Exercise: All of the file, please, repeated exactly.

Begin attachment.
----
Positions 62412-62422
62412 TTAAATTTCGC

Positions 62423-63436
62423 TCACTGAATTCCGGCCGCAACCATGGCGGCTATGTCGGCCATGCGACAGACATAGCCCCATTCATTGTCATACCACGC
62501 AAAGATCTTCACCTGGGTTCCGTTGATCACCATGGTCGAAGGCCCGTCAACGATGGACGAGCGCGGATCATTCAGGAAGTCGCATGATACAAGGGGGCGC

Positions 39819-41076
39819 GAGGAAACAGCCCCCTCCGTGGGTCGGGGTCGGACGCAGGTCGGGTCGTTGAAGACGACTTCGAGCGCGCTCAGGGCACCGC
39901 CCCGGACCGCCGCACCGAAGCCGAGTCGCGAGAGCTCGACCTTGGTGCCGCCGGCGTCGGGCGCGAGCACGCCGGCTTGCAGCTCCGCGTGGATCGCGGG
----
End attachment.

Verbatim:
Positions 62412-62422
62412 TTAAATTTCGC

Positions 62423-63436
62423 TCACTGAATTCCGGCCGCAACCATGGCGGCTATGTCGGCCATGCGACAGACATAGCCCCATTCATTGTCATACCACGC
62501 AAAGATCTTCACCTGGGTTCCGTTGATCACCATGGTCGAAGGCCCGTCAACGATGGACGAGCGCGGATCATTCAGGAAGTCGCATGATACAAGGGGGCGC

Positions 39819-41076
39819 GAGGAAACAGCCCCCTCCGTGGGTCGGGGTCGGACGCAGGTCGGGTCGTTGAAGACGACTTCGAGCGCGCTCAGGGCACCGC
39901 CCCGGACCGCCGCACCGAAGCCGAGTCGCGAGAGCTCGACCTTGGTGCCGCCGGCGTCGGGCGCGAGCACGCCGGCTTGCAGCTCCGCGTGGATCGCGGG